When the first reviews of Ben Wheatley’s film Kill List came out, many of them referenced Jim Williams’ haunting score. It was deemed “abrasively oppressive” and “eminently unsettling”, intrinsic to cementing “the mood of dread and anxiety”.
“Britain has rarely seemed so eerie,” wrote Jonathan Dean in The Sunday Times, “the sound and score playing with an expert handle on tension, tension … release.” Screenings of the film were equally fraught – after its premiere at SXSW in Austin in 2011, a Q&A session followed where, according to one LA Times film blogger, “the audience was so seemingly disoriented and stunned, as if it had been collectively struck by a head-butt, that it took a few moments for anyone to think of a question to ask.” As visually arresting as Wheatley’s film is, Williams’ score had a significant role to play in rendering the audience in such a state.
Kill List was the second of Wheatley’s films that Williams worked on, following 2009’s Down Terrace, the director’s feature-length debut, and preceding Sightseers (2012) and his most well known work to date, last year’s A Field in England. The scores for each of these involve a range of different approaches to composition and an array of both sources and influences, yet there is connective tissue between them – from the outer edges of British folk and psychedelia, to Ennio Morricone and 1950s minimalism. And unlike directors who will occasionally give him an open brief, Williams says that Wheatley usually knows exactly the kind of thing he’s looking for: “It’s a massive help to have a musically cultured brief, partly due to it setting a 2 3 challenge for me to immerse myself in a musical world that will then enhance the drama, but mainly because it will then align with the artistic vision of the director.”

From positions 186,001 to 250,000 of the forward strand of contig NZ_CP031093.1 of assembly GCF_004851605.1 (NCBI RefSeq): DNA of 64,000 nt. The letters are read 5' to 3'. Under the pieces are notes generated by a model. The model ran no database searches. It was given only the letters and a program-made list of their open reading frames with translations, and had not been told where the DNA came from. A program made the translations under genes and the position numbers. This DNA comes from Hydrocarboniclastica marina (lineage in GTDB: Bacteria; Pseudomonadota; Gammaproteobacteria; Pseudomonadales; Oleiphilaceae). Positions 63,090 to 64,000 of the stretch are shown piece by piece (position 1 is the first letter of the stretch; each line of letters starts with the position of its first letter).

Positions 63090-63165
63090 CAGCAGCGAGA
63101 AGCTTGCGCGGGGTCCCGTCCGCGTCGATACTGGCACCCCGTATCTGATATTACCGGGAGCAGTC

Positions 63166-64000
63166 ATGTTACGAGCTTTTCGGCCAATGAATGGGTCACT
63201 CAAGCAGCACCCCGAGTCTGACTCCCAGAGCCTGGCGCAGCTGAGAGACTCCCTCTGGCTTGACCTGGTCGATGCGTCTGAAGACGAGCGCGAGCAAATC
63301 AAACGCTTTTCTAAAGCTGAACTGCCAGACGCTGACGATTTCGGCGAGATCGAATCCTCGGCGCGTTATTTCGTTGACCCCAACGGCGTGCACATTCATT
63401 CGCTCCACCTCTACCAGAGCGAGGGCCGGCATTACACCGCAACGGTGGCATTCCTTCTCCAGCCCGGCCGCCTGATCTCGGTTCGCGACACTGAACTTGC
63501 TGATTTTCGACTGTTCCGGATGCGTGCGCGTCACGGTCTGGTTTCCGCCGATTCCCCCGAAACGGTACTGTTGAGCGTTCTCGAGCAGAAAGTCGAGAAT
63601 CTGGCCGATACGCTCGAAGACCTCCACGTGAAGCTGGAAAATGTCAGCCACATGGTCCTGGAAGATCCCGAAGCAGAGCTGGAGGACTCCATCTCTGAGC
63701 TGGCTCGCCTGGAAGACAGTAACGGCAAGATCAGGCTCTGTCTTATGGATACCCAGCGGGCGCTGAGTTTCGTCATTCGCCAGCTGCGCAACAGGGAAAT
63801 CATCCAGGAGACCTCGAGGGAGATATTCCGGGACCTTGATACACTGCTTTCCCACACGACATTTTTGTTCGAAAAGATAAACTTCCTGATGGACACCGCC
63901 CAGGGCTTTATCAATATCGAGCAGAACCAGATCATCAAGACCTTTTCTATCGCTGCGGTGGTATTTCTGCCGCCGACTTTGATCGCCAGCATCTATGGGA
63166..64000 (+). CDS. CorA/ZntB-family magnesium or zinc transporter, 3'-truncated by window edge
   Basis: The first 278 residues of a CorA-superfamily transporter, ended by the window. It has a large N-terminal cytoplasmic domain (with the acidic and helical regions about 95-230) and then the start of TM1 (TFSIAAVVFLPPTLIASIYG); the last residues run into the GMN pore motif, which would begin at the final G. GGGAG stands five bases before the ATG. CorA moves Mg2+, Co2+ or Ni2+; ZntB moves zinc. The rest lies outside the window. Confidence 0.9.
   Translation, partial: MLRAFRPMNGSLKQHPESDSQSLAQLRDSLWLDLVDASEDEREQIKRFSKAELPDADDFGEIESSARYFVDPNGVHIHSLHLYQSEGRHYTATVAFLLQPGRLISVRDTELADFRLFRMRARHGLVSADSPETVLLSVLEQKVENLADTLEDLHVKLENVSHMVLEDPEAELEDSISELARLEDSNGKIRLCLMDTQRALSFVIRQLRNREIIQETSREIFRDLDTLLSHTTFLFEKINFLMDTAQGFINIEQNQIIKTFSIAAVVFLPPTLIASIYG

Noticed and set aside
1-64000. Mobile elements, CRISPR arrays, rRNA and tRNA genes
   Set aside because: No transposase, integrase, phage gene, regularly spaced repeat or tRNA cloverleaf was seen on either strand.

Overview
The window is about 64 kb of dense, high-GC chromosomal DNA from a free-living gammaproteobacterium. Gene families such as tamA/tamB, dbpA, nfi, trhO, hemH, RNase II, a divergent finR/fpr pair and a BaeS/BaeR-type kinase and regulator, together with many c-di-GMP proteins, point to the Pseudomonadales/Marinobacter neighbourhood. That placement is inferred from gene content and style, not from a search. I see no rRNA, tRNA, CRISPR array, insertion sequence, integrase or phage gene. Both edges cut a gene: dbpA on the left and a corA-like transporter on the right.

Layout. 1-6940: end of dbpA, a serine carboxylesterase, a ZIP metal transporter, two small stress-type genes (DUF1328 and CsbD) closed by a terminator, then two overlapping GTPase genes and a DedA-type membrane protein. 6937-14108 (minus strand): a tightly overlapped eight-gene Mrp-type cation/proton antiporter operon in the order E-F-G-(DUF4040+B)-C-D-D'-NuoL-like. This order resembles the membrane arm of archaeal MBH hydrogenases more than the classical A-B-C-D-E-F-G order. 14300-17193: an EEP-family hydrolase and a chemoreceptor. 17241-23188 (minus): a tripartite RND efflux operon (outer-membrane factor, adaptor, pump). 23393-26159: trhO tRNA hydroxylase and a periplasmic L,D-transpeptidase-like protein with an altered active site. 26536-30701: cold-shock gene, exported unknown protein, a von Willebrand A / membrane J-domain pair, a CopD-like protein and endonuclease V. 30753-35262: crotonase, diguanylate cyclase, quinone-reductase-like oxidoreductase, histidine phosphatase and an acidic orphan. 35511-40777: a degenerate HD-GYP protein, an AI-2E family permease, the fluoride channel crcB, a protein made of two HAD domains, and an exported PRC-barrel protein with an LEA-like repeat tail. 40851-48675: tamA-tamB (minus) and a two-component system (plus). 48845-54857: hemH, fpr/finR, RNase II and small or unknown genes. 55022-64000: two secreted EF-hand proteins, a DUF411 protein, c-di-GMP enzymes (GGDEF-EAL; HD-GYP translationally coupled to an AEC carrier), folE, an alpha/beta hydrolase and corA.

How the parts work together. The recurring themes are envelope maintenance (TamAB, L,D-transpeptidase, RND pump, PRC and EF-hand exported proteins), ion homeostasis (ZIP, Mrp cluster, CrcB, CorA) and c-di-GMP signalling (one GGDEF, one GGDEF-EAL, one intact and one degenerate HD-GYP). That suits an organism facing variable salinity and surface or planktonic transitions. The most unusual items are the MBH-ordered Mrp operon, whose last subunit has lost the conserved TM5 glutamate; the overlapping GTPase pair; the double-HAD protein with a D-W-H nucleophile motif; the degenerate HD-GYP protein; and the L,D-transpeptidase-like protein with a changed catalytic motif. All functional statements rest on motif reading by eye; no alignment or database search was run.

Leading up to his collaborations with Wheatley, there’s little of the unsettling overtones that would inform Kill List and A Field in England in Williams’ career. Before composing music for film and television, he started out as a session guitarist, appearing on tracks by artists from Cindy Lauper to This Mortal Coil, and for much of his TV work Williams has co-written with John Lunn, creating the soundtracks for Lock Stock: The Series, Harley Street, Material Girl and four series of the BBC’s Hotel Babylon, for which the pair received an Ivor Novello nomination. In 2005, Williams wrote the score for Nicholas Laughland’s TV adaptation of Thomas Hardy’s Under the Greenwood Tree and, four years later, was asked to work on Down Terrace.
Initially, films are often ‘temped’ with existing fragments of music that help determine the kind of score that will eventually fit a particular sequence. These tracks can also act as a starting point for the composer. In Down Terrace, Wheatley had used some guitar picking by Bert Jansch, Williams explains, and old folk songs by The Copper Family and Karen Dalton, which remained in the final version. “I then wrote some material that covered the Jansch part, while referencing more moody stuff from Jansch’s band Pentangle, and I added some double bass and vibes material similar to the parts that Danny Thompson and Morris Pert added to the 1970s work of John Martyn,” says Williams. “For me, this created a melancholy mood that worked well with the plot regarding the dreadful disintegration of a group of ordinary Brightonians, as conveyed through the fantastically improvised dialogue, who just happened to be gangsters.”
Since then Williams’ alignment with Wheatley’s artistic vision (not to mention that of sound designer Martin Pavey, another regular Wheatley collaborator) has paid off and their close working relationship has no doubt helped the composer to find what he refers to as “the voice” of the music for each project he works on; a process where he will adapt his writing to the period, tone or style of the particular film. Of the four Wheatley projects, A Field in England required the most attention to historical detail, being set during the Civil War and featuring a band of strangers who find themselves in a field – itself home to a beguiling mushroom circle and crazed treasure hunter – while a battle rages on nearby.